DRAMA 624 B01: Contemporary Performance and the Body on Stage

Instructor: Dr. Piet Defraeye, Prof. Lin Snelling

Schedule: Monday 1:00-4:50 PM

Location: FAB 2-43

This graduate seminar course, developed by Dr. Piet Defraeye and Prof. Lin Snelling, looks at the various layers of meaning experienced through moving and dialogue; and how this allows experiential knowledge into performance and production dramaturgy. While the course  surveys some contemporary practices of select artists in Theatre and Dance Creation, it squarely focuses on the body in all its complexity and possibilities.  The starting point is the realization that the body offers an intuitive/intelligent framework which invites a physical perspective into the embodiment of thought processes and artistic expression. How does the intelligence of the body integrate with the architectures of theatrical space and create collisions and confluence points?

We work with critical theory and contemporary dramaturgy and a physical application of these principals. In the spirit of communal exploration, and the interweaving of the physical and cognitive we hope to benefit and stimulate creative thinking and moving; the final goal of the seminar is to gain a different, renewed perspective of one's own creative process and methodologies. We combine studio work with intense reading and discussion. Please note it is FOUR-hour seminar.

DRAMA 624 B02: Models of Dramatic Structure 

Instructor: Prof. David Kennedy 

Schedule: Wednesday 10:00-12:50 PM 

Location: Timms Seminar Room (TCA 203) 

Every play has a structure, the specific arrangement of the constituent parts into a unified whole, and learning to view play texts through a structural lens remains one of the essential techniques  for grasping their meanings and understanding how they work in performance. Through the  study of significant plays and important critical and theoretical documents, this seminar covers  various Western models of dramatic structure and the ways in which dramatic works can be  analyzed structurally. It will include close examination of a number of prevalent dramatic  structures in Western theatre from classical Greece to the modern era, and the historical,  political, and cultural conditions in which they evolved. Students will contend with  these structural models and representative plays not only in their original contexts, but also as a  means of discovering how to make the work come alive in contemporary production.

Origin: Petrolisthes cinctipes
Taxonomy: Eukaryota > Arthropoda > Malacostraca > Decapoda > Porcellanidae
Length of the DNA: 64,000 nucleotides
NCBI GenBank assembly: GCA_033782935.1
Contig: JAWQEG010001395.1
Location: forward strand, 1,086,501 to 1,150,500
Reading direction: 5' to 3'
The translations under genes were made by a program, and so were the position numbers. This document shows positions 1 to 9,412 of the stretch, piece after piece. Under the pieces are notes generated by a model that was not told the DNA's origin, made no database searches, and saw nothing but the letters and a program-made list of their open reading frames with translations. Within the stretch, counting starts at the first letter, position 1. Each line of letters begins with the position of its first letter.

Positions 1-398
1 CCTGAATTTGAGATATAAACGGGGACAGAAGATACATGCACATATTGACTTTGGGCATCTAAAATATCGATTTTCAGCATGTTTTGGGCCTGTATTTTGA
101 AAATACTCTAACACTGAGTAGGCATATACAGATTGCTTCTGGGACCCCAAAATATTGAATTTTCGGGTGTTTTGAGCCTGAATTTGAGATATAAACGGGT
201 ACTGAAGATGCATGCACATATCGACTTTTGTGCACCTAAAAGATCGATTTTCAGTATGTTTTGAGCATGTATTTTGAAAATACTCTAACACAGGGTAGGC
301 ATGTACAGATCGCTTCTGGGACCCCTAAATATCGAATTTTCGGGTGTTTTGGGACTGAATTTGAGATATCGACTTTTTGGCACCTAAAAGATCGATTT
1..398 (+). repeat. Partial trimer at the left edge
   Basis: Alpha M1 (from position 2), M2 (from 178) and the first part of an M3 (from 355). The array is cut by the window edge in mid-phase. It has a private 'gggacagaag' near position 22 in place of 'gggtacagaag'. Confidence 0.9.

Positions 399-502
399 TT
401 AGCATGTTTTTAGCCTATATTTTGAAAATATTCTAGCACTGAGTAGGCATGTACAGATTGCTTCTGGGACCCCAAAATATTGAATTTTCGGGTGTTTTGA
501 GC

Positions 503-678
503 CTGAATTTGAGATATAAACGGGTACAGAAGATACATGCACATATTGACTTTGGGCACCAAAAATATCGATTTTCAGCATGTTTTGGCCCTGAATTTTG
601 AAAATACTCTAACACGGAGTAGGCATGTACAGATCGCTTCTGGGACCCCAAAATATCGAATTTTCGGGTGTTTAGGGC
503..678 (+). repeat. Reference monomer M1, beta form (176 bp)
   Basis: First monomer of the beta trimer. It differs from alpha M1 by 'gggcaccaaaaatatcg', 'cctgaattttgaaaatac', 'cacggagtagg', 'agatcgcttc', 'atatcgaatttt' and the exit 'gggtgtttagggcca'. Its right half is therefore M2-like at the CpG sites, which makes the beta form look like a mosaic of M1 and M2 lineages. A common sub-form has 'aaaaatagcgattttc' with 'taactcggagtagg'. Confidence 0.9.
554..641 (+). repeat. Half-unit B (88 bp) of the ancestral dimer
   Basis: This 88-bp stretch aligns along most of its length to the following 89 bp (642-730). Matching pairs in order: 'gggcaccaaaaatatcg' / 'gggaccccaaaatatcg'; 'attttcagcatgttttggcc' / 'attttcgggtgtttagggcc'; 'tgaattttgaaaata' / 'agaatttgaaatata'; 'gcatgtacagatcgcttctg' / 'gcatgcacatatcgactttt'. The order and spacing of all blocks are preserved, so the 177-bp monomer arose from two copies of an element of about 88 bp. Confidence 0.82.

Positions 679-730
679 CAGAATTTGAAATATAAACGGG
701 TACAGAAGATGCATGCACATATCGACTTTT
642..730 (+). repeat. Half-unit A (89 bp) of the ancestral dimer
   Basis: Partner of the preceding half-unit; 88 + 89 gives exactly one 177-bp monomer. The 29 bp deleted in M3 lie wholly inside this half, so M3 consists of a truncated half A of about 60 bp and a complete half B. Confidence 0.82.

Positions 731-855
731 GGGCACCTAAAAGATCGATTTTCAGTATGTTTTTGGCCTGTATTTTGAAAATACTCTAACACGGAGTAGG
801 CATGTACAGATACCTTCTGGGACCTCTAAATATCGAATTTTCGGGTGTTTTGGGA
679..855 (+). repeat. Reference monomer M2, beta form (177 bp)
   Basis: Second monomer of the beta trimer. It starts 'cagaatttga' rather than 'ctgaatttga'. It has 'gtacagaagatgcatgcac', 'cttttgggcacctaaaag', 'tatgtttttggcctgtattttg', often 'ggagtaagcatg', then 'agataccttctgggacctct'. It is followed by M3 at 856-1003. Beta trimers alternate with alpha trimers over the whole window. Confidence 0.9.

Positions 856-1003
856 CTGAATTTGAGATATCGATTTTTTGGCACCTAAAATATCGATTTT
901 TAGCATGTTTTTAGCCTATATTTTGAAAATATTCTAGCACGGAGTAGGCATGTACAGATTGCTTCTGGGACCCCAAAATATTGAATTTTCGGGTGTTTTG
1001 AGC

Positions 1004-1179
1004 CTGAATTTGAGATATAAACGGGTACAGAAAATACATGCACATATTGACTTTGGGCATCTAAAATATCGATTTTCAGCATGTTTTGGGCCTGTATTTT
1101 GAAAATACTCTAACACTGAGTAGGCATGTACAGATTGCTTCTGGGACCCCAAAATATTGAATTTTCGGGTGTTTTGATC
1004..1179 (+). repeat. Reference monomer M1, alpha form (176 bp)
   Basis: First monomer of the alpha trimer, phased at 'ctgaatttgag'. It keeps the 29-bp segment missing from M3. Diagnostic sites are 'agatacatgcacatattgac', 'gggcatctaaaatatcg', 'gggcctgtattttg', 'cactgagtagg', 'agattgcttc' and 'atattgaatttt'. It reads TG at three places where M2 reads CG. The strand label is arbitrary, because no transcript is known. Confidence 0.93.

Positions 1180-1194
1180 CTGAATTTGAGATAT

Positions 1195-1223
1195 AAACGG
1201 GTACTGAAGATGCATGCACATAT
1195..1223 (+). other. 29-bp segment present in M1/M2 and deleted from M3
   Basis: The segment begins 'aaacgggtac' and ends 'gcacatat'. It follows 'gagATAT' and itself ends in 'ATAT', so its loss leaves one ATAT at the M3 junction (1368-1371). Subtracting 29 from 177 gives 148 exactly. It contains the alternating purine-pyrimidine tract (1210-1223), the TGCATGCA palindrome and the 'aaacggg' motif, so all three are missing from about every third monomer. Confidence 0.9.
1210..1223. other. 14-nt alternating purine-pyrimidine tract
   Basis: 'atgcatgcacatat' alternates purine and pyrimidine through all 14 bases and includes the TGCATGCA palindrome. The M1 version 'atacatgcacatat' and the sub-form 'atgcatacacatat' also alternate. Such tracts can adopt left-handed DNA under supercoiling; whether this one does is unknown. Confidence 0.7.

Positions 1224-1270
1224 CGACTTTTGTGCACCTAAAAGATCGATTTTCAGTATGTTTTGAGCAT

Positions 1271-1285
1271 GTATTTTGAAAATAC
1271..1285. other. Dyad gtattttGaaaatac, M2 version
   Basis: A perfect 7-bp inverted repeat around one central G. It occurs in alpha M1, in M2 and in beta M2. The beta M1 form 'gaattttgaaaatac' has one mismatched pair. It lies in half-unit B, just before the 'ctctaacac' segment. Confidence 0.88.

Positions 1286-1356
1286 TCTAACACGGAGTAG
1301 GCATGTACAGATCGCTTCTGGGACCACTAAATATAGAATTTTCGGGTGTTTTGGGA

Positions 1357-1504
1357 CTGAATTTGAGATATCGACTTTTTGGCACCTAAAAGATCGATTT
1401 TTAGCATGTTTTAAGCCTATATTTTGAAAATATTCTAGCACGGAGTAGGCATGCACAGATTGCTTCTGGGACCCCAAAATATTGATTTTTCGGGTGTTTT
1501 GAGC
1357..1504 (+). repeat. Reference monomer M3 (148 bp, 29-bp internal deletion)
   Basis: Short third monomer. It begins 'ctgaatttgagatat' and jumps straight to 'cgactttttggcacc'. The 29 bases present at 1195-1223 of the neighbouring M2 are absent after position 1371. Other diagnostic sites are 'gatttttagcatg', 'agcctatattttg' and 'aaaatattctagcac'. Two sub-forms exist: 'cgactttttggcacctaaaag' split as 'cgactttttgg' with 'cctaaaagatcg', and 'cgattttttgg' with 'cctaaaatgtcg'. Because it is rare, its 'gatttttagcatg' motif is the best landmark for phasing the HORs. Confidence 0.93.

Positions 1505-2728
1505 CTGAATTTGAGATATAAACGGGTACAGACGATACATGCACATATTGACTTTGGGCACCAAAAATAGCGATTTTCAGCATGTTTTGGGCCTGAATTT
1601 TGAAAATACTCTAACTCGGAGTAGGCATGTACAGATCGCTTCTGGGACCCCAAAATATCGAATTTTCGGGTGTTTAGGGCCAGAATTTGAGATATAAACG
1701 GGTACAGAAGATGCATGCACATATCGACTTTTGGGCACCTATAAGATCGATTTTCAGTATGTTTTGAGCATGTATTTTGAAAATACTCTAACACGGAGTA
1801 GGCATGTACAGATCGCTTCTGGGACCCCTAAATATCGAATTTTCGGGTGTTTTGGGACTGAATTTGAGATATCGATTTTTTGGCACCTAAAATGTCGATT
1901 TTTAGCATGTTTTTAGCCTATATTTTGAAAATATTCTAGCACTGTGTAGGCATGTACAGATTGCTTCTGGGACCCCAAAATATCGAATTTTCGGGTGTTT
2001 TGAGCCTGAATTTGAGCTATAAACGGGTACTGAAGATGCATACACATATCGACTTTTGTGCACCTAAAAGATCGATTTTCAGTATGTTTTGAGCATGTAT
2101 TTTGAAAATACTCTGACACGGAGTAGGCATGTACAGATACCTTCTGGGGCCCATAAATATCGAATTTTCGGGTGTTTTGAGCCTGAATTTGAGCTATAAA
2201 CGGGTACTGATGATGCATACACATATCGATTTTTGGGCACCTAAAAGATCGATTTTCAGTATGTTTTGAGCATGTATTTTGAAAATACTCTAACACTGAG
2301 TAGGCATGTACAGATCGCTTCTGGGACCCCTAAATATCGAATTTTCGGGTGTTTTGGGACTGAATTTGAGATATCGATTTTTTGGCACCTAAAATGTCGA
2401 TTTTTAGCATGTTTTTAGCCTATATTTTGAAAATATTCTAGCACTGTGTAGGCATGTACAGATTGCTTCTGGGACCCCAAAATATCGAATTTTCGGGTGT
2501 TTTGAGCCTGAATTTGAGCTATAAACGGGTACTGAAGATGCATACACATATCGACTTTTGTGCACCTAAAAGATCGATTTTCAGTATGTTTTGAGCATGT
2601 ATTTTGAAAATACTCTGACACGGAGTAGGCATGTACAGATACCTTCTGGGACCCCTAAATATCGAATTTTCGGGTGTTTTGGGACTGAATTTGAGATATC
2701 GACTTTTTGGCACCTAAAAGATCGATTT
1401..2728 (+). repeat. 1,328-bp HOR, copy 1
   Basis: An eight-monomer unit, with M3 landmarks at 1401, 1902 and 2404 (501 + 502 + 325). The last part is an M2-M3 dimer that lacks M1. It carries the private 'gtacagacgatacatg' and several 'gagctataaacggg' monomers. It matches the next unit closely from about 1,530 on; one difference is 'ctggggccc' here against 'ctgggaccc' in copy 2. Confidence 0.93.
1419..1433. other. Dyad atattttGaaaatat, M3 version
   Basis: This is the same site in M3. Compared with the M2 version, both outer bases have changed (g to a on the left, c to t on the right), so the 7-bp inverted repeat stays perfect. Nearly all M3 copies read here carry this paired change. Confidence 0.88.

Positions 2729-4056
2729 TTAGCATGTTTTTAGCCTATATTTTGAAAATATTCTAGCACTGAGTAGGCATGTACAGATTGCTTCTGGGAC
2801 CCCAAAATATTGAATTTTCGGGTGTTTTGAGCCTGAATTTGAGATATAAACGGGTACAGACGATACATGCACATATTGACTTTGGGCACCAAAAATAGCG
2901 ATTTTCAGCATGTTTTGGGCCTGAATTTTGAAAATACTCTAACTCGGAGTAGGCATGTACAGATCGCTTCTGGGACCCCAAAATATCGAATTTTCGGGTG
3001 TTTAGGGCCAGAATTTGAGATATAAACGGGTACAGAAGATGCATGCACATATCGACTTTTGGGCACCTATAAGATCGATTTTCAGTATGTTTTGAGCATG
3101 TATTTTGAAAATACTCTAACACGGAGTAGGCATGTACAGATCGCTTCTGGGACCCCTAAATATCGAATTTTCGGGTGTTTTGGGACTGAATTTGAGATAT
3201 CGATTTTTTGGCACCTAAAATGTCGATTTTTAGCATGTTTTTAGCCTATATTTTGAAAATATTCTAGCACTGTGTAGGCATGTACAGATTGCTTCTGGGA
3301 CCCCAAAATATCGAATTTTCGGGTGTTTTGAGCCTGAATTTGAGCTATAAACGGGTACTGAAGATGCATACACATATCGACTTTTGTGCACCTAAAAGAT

DRAMA 505: Contemporary Mise en Scène

Instructor: Dr. Piet Defraeye

Schedule: Tuesday 1:00-3:50 PM

Location: Timms Seminar Room (TCA 203) 

We will be looking at a selection of contemporary approaches to mise en scene in opera, theatre, and dance with an in-depth focus on a number of directors / designers/ dramaturgs/ theatre groups. Of particular interest will be the status of the playwright, as many theatre makers either profoundly intervene in the playscript they are working on or a playscript is no longer the blue-print for the production.  Names of theatre makers that  may come into the discussion include playwrights Aimé Césaire, Peter Handke, Elfriede Jelinek, Jos Fosse, Nelson Rodrigues, Mandla Mbothwe. Companies or theatre groups include Needcompany, Mammalian Diving Reflex, Rimini Protokol, Reckless Sleepers, Forced Entertainment, Wunderbaum.... Directors Johan Simons, Luk Perceval, Ivo Van Hove, Guy Cassiers, Robert Lepage, Luc Bondy, Romeo Castellucci, Jan Fabre,  Milo Rau, Christoph Marthaler, Nicolas Stemann, Christoph Schlingensief, Thomas Ostermeier. Yael Ronen, Tadashi Suzuki, ... . Choreographers Pina Bausch, Anne Thérèse De Keersmaeker, Alain Platel, Wim Vandekeybus, Marie Chouinard, Jerome Bell, Crystal Pite, etc.  While Canadian production is certainly part of the curriculum, the main focus will be outside of Canada.

Selections will be based on available video material (and possible live production opportunities).

T DES 675 B1: The History of Dress and Decor II

Instructor: Prof. Robert Shannon

Schedule: Monday and Friday 10:00-11:50 AM

Location: Room TBA

Given the interdisciplinary scope of this course, graduate students from other departments are strongly encouraged to register.

This intensive course is a survey of style as displayed in dress, architecture, and decorative art from the Northern Renaissance to the present day. The course provides an overview of the historic cultures which have exerted prominent and sustained influence over the styles of design in the West. Using extensive primary source documentation, the course will examine the progression and elaboration of major styles, within the framework of the social and political forces which shaped them. The course is highly visual and infuses visual literacy as a core instrument that will deepen the understanding of the pervasive power of style and image, while also equipping students with the appropriate terminology to critically discuss and analyze dress, architecture and interior design.